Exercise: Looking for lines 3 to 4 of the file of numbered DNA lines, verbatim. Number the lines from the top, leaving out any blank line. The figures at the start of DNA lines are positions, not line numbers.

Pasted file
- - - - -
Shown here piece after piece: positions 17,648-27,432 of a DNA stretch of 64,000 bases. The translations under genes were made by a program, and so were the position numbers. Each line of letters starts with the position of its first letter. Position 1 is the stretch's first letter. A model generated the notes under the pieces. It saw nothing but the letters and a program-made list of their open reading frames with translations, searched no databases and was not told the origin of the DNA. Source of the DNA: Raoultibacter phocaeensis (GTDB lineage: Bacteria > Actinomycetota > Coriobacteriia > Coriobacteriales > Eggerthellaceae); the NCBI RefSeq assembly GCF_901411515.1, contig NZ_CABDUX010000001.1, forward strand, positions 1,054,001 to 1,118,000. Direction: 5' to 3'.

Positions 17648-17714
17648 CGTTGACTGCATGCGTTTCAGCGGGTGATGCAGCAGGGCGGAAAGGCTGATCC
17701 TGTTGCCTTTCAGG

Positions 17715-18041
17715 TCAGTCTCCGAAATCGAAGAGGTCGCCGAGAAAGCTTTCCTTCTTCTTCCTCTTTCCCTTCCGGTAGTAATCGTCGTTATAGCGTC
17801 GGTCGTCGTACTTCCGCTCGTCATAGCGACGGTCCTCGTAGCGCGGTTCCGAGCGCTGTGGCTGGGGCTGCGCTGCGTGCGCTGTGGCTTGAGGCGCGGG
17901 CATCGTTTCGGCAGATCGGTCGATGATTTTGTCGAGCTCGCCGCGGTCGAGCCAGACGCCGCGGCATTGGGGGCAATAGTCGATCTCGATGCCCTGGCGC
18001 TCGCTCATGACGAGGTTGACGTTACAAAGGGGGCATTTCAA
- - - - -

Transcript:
17648 CGTTGACTGCATGCGTTTCAGCGGGTGATGCAGCAGGGCGGAAAGGCTGATCC
17701 TGTTGCCTTTCAGG